fbpx

As we near our 10-year anniversary, staff at the National Indigenous Women’s Resource Center (NIWRC) continue to find ourselves humbled and inspired each day by the strength and efforts put forth by survivors, Tribal leaders, Tribal programs, and grassroots advocates working to end violence in Indigenous communities. This strength is a true testament to the courage and bravery of Indigenous people in developing culturally based responses and solutions to this crisis of violence against Native women and their children. 

For the past decade, NIWRC has worked to provide national leadership to help end violence by lifting the voices of Tribal nations and Native women. Collectively, our efforts have helped renew attention for and provide resources in response to violence against Native women and children, as well as call for the reauthorization of critical legislation including the Violence Against Women Act (VAWA) and the Family Violence Prevention and Services Act (FVPSA). We invite you to connect with our work by joining our mailing list and help us celebrate 10 years of this important work later this year. 

Supporting the Movement for Safety of Native Women

As the movement gains ground in raising awareness of the issues of violence in Indian Country in the media, the public, and among policymakers, we are continuing our work alongside Tribal Nations and grassroots advocates to ensure the federal response is grounded in addressing the root causes of violence against Native women: colonization and genocide. 

This is a critical time in the movement, as we look to securing VAWA reauthorization to ensure critical resources for tribes to implement VAWA and necessary lifesaving amendments to enhance tribal sovereignty and safety for Native women. We are also working with policymakers on the reauthorization of the FVPSA–legislation that includes funding for core domestic violence shelter and supportive services and important tribal amendments to increase services and technical assistance. 

niwrc abq nov 2019 1The staff and board of directors for the National Indigenous Women's Resource Center at a Staff and Board Retreat in Albuquerque, New Mexico, in 2019. (Credit: NIWRC.)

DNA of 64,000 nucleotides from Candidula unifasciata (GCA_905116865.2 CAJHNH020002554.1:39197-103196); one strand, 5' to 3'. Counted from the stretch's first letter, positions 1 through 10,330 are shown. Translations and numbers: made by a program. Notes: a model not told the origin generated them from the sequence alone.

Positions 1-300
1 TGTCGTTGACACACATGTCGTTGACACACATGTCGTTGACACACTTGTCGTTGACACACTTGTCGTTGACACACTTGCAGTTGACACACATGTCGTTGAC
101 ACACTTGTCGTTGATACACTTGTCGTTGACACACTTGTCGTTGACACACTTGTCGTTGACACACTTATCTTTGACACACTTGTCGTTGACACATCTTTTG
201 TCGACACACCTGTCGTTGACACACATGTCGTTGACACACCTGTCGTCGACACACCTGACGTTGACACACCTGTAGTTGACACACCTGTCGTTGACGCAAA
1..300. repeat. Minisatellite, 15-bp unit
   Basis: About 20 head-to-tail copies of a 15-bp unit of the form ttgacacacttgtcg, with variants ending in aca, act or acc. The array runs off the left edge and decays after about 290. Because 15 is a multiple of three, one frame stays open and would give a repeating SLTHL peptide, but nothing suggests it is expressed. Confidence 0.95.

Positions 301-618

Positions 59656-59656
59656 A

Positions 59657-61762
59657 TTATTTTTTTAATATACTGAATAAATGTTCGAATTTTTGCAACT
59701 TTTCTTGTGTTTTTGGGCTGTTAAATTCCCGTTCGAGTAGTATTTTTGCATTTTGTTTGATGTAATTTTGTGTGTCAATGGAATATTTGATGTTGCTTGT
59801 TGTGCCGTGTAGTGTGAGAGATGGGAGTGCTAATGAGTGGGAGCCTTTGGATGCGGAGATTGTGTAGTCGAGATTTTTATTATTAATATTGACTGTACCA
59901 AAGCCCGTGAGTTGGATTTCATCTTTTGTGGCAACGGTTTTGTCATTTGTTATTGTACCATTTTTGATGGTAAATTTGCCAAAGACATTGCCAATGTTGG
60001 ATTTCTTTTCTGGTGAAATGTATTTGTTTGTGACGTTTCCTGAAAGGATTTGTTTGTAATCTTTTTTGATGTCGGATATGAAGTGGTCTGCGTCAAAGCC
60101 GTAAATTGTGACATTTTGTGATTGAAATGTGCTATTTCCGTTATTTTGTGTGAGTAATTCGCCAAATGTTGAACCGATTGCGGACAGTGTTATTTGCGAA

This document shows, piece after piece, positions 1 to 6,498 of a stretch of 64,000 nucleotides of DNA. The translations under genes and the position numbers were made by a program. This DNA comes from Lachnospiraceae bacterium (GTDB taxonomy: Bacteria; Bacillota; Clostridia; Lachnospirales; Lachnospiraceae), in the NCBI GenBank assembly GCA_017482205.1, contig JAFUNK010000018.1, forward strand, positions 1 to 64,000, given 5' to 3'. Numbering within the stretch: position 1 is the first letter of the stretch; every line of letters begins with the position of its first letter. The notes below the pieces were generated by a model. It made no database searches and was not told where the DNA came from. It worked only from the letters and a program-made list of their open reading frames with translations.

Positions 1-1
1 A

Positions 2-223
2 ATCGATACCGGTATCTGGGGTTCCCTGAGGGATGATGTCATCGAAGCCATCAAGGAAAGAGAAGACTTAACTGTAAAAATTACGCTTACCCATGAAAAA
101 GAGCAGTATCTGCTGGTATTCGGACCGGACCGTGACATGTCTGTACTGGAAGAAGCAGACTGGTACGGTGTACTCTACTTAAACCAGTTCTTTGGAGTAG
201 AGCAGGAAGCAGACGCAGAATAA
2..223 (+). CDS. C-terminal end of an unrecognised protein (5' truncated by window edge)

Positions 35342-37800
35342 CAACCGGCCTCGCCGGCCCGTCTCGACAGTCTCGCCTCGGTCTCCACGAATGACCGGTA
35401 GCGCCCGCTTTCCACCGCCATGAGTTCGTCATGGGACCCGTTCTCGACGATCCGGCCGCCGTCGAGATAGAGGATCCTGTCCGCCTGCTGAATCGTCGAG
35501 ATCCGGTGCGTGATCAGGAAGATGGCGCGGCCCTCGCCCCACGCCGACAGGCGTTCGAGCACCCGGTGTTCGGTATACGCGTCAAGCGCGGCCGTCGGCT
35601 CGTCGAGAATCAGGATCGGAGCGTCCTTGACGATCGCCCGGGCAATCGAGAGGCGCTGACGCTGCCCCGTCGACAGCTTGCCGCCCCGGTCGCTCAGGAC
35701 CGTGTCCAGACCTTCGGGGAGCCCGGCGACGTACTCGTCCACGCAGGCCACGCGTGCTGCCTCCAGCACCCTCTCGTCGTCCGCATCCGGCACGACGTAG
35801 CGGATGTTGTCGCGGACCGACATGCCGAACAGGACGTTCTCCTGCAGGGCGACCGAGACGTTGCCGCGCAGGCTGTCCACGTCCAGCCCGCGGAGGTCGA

We continue to work with policymakers on important legislation to address the ongoing crisis of missing and murdered Indigenous women and girls (MMIWG). In Indigenous communities, we understand MMIW has deep roots in colonization. Inhumane federal Indian policies have resulted in the loss of Indigenous lives and diminished the inherent sovereign authority of Indian tribes. Our work at NIWRC involves bringing awareness to MMIW and advocating for the end of this horrific crisis. With Native women and tribal voices leading the way, we can put an end to the crisis of missing and murdered Native women in this generation.

Connect With Us

NIWRC offers culturally grounded resources, technical assistance and training, and policy development to support Native advocates and survivors, and tribal governments in prioritizing the safety of Native women and their children and requiring accountability of offenders and communities. This includes highly specialized and culturally specific training, advocacy, and programmatic and policy development in the areas of intimate partner violence, sexual violence, missing and murdered Indigenous women and girls, stalking, and sex trafficking.

To connect with our team for technical assistance, information, or a consultation, please submit a request on our website. We also encourage you to explore our Resource Library for webinars, resource materials, awareness resources, and training curriculum–some of which are available for order through our online store

Our Policy Center is also a great information resource on the latest legislative updates and policy resources including our magazine, Restoration of Native Sovereignty and Safety for Native Women, a publication dedicated to informing tribal leaders, advocates and communities of emerging issues impacting the safety of American Indian and Alaska Native women. 

We also encourage our relatives to join the movement and follow with NIWRC on social media: 

Here at NIWRC, we are feeling renewed hope and confidence in the work and actions that lie ahead. Change is possible, and we look forward to continually working alongside our survivors, grassroots advocates, and tribal communities in this work. We are with you each step of the way.

The truth about Indian Boarding Schools

This month, we’re asking our readers to help us raise $10,000 to fund our year-long journalism initiative called “The Indian Boarding School Project: A Dark Chapter in History.”  Our mission is to shine a light on the dark era of forced assimilation of native American children by the U.S. government and churches.  You’ll be able to read stories each week and join us for Livestream events to understand what the Indian Boarding School era has meant to Native Americans — and what it still means today.

This news will be provided free for everyone to read, but it is not free to produce. That’s why we’re asking you to make a donation this month to help support our efforts.  Any contribution of any amount — big or small — gives us a better, stronger future and allows us to remain a force for change. Donate to Native News Online today and support independent Indigenous journalism. Thank you.